Venous thromboembolism in ANCA-associated vasculitis--incidence and risk factors

Rheumatology (Oxford). 2008 Apr;47(4):530-4. doi: 10.1093/rheumatology/ken035.


Objectives: In patients with ANCA-associated vasculitis (AAV), an increased incidence of venous thromboembolism (VTE), mainly during active disease, has been described. In a large cohort of AAV patients, we assessed the incidence of VTE and its relation with disease activity and classic risk factors for VTE.

Methods: Patients newly diagnosed with AAV between 1990 and 2005 and treated with cyclophosphamide and corticosteroids were included. Data were retrospectively retrieved from charts and by questionnaire. The incidence of VTE associated with and following a diagnosis of AAV was calculated (VTE/100 person-years) and related to periods with active disease.

Results: One hundred and ninety-eight patients with AAV were followed for 6.1 (0.2-17.6) yrs. In 23 patients (12%), 25 VTEs (17 deep venous thromboses, 3 pulmonary emboli, 5 both) occurred in association with AAV, of which 52% occurred during active disease, defined as 3 months before and after diagnosis or relapse of AAV. Overall, VTE incidence was 1.8/100 person-years, increasing to 6.7/100 during active disease. VTEs occurred significantly less frequently in patients with WG than in patients with microscopic polyangiitis and renal limited vasculitis. Classic risk factors were present in most patients at some moment during follow-up. There were no significant differences in classic risk factors between patients with and without AAV-associated VTE.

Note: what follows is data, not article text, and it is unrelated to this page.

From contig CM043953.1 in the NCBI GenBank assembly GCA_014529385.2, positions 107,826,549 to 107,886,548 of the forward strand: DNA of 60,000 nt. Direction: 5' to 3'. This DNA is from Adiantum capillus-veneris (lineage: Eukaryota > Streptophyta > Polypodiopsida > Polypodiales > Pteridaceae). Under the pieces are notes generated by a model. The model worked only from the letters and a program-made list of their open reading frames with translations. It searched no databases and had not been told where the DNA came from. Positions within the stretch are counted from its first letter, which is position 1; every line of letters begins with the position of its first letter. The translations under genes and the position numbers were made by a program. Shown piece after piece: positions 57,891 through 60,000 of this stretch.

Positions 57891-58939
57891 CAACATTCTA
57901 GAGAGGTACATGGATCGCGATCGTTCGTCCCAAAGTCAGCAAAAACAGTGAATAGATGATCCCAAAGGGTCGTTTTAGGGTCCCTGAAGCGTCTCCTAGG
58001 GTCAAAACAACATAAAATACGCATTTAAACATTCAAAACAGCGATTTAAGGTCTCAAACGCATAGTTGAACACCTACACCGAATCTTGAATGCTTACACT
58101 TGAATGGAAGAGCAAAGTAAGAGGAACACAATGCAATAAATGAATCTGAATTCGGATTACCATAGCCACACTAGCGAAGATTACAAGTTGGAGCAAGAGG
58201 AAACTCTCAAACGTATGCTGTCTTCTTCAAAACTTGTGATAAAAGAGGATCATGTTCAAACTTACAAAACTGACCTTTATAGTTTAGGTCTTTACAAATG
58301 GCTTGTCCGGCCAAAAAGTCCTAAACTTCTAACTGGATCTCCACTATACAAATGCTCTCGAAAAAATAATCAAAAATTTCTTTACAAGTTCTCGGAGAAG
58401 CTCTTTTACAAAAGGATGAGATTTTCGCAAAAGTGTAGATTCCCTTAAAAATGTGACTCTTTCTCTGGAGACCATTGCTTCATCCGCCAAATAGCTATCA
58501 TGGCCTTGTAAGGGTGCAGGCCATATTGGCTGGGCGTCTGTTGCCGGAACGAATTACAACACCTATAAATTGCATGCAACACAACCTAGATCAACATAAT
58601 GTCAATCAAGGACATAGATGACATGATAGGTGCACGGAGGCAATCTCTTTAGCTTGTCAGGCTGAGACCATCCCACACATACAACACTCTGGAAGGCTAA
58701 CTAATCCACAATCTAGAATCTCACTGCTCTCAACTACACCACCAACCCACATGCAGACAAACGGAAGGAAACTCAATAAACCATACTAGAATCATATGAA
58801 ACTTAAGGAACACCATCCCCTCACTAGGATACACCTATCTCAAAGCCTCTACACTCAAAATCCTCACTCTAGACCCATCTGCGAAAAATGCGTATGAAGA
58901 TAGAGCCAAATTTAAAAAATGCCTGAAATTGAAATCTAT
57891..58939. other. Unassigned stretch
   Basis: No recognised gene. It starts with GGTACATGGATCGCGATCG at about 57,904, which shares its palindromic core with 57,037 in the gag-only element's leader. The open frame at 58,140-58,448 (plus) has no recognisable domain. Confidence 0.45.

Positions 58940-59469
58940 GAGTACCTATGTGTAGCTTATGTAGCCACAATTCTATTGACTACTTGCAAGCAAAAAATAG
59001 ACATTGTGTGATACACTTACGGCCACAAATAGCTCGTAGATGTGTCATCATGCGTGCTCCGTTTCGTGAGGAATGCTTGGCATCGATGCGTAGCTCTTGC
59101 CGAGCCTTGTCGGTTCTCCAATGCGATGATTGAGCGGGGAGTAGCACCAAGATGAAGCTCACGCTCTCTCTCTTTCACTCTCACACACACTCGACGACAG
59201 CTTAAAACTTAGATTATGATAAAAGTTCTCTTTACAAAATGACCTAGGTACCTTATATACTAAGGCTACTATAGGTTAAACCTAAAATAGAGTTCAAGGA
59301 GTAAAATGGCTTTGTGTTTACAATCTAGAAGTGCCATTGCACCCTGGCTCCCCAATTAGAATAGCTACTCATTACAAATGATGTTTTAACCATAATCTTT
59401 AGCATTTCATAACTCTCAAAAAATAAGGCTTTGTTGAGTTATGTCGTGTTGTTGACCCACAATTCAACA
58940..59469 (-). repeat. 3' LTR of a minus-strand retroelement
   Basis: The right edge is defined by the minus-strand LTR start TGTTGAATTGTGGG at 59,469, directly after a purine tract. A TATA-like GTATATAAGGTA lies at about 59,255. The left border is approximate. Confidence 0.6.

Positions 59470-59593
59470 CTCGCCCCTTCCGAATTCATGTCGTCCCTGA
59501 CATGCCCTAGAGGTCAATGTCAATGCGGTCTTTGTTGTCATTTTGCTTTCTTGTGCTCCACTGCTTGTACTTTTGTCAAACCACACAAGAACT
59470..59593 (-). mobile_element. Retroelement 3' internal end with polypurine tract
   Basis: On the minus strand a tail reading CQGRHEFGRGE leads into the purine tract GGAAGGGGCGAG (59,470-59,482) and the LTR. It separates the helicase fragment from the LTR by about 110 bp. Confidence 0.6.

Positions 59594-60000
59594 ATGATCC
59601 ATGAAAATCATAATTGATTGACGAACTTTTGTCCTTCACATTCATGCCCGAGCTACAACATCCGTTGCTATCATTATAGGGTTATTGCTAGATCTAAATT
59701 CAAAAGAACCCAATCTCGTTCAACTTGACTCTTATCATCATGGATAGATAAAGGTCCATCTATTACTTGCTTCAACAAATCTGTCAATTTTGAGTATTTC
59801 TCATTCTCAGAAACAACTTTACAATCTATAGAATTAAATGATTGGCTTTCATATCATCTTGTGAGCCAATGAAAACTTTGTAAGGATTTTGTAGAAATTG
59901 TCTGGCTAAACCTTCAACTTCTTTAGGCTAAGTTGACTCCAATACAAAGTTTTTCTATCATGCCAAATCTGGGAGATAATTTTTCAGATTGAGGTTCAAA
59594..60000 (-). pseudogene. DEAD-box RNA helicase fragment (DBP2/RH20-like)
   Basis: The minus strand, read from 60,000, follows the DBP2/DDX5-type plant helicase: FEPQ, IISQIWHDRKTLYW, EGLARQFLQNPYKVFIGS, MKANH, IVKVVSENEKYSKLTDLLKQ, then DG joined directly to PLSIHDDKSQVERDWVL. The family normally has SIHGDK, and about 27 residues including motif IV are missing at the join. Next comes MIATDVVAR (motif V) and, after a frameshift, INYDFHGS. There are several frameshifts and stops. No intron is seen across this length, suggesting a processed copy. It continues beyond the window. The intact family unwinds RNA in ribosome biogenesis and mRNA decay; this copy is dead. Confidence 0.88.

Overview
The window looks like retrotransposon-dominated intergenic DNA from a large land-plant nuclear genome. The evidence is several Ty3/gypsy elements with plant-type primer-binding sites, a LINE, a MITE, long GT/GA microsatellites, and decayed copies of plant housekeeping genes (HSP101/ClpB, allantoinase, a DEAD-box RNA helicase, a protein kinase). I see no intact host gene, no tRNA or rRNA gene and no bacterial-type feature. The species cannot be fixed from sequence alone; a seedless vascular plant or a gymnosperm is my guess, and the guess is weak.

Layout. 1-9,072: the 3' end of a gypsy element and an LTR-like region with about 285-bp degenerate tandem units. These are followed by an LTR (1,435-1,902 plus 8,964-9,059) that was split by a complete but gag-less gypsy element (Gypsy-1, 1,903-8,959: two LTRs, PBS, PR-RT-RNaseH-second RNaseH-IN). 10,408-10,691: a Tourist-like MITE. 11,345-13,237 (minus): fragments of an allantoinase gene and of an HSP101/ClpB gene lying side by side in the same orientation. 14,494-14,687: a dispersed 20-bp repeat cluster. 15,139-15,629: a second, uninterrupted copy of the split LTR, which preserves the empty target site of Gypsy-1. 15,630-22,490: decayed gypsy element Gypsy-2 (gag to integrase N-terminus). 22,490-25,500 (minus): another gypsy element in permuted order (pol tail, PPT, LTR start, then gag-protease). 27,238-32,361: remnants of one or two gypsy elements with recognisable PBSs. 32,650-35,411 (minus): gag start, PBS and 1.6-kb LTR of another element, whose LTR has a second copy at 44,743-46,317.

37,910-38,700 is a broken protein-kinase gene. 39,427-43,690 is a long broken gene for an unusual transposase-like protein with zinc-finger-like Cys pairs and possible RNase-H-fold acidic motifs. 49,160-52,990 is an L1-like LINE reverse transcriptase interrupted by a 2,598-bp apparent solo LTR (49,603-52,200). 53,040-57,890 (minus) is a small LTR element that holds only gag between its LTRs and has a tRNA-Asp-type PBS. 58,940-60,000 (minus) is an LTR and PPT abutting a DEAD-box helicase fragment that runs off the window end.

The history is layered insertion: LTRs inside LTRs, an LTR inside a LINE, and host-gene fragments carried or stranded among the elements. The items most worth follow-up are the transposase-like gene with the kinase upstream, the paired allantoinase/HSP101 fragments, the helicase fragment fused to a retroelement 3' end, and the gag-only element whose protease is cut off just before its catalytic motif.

Conclusions: Patients with AAV have an increased risk of developing VTEs, especially when AAV is active. This finding could not be explained by classic risk factors, but is probably related to endothelial changes and hypercoagulability induced by AAV and its therapy.

MeSH terms

  • Adolescent
  • Adult
  • Aged
  • Aged, 80 and over
  • Antibodies, Antineutrophil Cytoplasmic / blood*
  • Autoimmune Diseases / complications*
  • Cohort Studies
  • Female
  • Humans
  • Male
  • Middle Aged
  • Retrospective Studies
  • Risk Factors
  • Vasculitis / complications*
  • Venous Thromboembolism / etiology*


  • Antibodies, Antineutrophil Cytoplasmic